Question: What is pecan flour?
Answer: Pecan flour is a type of baking flour made from pecans. It can be used in many of the same recipes as wheat or other flour products. It is good for those who are looking for gluten-free alternatives when baking or for adventurous bakers who want to try something different. A few recommended uses are for breads, cakes, pancakes and muffins. Oliver Farm (www.oliverfarm.com) in Wilcox County is a Georgia producer of pecan flour (and peanut, pumpkin and benne/sesame flours, too) and has several recipes on its website including coffee pecan shortbread cookies, vegan chocolate pudding pecan pie, pecan flour buttermilk pancakes and triple chocolate brownies.
Q: What can you tell me about Romanesco broccoli? I hear some people say it is really a cauliflower. How do you eat it?
A: Broccoli or cauliflower? You can call it either, neither or both. We most often see it labeled as broccoli. It is usually listed in seed catalogs as broccoli, perhaps because they don’t want to create a separate category for it. From a culinary viewpoint, its taste, texture and uses lean more toward cauliflower. It looks like both but has a more refined appearance than either. It is apple green and each head seems to be composed of thousands of spiraling fractal Christmas tree florets. Some people call it only Romanesco, and the French call it Romanesco cabbage (chou romanesco). If it will help your children eat more veggies, call it the Christmas tree vegetable and tell them Santa Claus is watching.
Actually, there is not a hard and fast wall between broccoli, cauliflower and other members of cabbage clan. Think of it this way, Afghan hounds, dachshunds, great Danes and teacup Chihuahuas all look very different. They have been bred over many years to express certain characteristics. Yet, they are all dogs and members of the same species. Broccoli and cauliflower (as well as cabbage, collards, kale, kohlrabi and Brussels sprouts) are also the same species but have been selected by farmers over thousands of years for specific traits.
Romanesco “whatever” can be eaten raw in salads or with dips, steamed, sautéed, roasted and used in numerous other recipes.
Q: Can we grow lusterleaf holly in Georgia?
A: Lusterleaf holly (Ilex latifolia) is a superb broad-leaved evergreen for Georgia and the Southeast. Grow it as a tree or large shrub in sun or half shade. It is useful for creating a tall informal hedge to block a view or to block and absorb sound from a freeway. Two of the lusterleaf’s great virtues are its clusters of brick-red berries (on females) and large, glossy evergreen leaves with their finely serrated edge. Lusterleaf holly combines well with other broad-leaved evergreens such as yaupon, Southern magnolia, camellias, Japanese cleyera, tea olive, waxmyrtle and Chinese photinia. A few, good needle-leaved companions include cryptomeria, Leyland cypress and red cedar. It also works well with a wide range of deciduous trees and shrubs including hawthorn, winterberry, possumhaw, witch-hazel and crabapple.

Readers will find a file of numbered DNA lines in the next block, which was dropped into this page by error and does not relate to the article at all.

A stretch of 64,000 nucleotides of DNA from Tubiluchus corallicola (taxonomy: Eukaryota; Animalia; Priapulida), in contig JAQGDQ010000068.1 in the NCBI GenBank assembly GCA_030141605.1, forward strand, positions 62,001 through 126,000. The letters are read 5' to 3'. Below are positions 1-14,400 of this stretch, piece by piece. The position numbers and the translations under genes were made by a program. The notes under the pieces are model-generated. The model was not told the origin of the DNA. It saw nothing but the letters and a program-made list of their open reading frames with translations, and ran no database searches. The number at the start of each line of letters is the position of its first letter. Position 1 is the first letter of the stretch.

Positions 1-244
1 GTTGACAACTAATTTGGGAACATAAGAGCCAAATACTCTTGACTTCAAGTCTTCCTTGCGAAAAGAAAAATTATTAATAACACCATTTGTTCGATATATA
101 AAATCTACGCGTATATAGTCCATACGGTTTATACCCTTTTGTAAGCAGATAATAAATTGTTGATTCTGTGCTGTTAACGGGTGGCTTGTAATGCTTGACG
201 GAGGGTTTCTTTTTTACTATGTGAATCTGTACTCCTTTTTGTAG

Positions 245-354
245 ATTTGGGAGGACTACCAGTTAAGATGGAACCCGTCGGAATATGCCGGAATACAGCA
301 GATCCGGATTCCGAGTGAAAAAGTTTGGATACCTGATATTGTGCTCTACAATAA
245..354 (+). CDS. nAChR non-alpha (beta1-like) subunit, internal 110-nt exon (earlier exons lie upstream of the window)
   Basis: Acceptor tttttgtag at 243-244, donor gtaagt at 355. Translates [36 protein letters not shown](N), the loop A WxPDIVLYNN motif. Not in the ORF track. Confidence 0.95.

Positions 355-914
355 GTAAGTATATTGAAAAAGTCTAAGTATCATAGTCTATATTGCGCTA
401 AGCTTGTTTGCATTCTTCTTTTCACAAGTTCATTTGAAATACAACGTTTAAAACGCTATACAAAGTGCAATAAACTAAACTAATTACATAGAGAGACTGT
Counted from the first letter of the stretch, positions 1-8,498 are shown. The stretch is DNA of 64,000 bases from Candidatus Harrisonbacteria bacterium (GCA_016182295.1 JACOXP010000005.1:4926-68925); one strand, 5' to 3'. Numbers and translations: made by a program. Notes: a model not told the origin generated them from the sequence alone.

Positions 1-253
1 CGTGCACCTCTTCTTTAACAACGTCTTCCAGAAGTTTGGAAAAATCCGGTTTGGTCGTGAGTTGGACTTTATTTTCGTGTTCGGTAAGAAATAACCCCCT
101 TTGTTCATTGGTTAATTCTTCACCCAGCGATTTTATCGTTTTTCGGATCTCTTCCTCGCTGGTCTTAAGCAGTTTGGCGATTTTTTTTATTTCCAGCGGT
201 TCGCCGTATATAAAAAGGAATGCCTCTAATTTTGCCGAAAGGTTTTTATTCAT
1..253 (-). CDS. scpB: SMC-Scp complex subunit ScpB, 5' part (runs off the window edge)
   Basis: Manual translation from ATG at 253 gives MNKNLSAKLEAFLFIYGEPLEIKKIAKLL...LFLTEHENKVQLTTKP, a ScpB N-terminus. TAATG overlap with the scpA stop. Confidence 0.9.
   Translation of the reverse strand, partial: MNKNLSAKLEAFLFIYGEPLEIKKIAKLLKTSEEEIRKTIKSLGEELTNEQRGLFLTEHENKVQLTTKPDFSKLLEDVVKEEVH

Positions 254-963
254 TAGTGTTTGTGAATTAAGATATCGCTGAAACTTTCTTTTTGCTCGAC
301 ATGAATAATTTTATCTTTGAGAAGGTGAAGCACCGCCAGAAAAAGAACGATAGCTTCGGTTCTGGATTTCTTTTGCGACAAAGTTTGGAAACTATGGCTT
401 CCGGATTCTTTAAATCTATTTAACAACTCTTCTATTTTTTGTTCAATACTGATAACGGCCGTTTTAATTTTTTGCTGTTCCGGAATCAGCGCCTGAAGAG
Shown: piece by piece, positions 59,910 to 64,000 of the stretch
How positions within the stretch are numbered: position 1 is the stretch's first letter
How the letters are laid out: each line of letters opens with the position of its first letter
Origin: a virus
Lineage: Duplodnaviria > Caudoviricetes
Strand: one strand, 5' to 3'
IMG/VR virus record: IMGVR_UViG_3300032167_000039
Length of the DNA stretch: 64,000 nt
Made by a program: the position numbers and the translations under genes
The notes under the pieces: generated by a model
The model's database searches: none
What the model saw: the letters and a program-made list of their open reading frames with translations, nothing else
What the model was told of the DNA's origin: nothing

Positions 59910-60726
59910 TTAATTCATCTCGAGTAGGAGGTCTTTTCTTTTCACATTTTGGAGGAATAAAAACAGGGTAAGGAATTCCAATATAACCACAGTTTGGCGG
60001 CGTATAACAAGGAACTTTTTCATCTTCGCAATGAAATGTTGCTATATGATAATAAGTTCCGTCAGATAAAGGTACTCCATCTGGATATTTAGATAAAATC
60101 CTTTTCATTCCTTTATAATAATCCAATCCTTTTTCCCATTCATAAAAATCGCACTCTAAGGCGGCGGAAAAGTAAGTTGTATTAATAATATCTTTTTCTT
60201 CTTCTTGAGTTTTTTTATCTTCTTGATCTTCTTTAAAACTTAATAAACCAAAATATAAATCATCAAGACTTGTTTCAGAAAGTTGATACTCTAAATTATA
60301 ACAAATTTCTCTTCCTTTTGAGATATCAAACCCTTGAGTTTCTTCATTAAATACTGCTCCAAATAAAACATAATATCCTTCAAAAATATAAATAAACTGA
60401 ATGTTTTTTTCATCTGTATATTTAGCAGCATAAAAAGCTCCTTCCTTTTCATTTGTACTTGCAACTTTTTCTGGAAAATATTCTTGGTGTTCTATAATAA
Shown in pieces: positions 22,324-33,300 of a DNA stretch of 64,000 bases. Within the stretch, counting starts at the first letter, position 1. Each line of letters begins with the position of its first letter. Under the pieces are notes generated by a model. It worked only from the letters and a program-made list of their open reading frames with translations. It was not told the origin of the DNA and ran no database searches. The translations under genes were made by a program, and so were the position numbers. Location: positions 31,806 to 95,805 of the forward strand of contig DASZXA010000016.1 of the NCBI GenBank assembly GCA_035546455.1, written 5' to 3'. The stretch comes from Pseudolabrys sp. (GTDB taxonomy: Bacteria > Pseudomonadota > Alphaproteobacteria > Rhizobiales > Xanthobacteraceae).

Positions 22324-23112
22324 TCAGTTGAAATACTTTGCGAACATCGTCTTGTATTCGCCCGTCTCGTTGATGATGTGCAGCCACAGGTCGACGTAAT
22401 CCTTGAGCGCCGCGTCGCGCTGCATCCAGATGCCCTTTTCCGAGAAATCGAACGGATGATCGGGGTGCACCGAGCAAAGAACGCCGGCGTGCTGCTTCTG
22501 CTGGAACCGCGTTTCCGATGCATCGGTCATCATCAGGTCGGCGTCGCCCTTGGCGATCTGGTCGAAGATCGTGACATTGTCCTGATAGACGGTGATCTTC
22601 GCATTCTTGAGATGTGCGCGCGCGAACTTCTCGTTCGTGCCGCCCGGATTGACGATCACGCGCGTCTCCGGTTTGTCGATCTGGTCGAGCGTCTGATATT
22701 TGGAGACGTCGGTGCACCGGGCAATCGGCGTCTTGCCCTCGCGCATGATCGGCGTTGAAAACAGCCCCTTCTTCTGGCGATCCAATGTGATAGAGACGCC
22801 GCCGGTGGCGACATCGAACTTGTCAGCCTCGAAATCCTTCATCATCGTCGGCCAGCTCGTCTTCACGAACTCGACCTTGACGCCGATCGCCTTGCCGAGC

Lusterleaf holly may not be as well-known as some of the cultivars that are its offspring. A good example is ‘Emily Bruner,’ a hybrid of lusterleaf holly and the popular ‘Burford’ holly.
Contact your local nursery or garden center for availability and more information about lusterleaf holly.
Q: My husband’s family always eats collards for New Year’s Day, but I don’t like eating collards or cooking them. Do you have other options?
A: Some Southerners traditionally eat collards on New Year’s Day in the belief that the greens will ensure lots of greenbacks through the coming year. However, collards are not the only greens that may be eaten. This tradition varies from family to family and region to region. Turnip greens, mustard greens, kale, tendergreens and mixtures of these and other greens are the tradition for some Southerners. Cabbage is supposed to be the New Year’s green of choice in the New Orleans area. These other greens may be more suitable to your liking and take less time to cook.
However, we do not recommend breaking the family tradition just because you don’t like the taste or trouble unless you consult and get the agreement of everyone involved. That is not a good way to start 2016. Perhaps someone else could cook the collards and you could cook the black-eyed peas. (Black-eyed peas represent silver money and/or overall good luck in the coming year.) Perhaps someone else could cook the collards the family way and you could prepare an alternative collard dish such as collar chips (like kale chips but using collards) or a collard salad.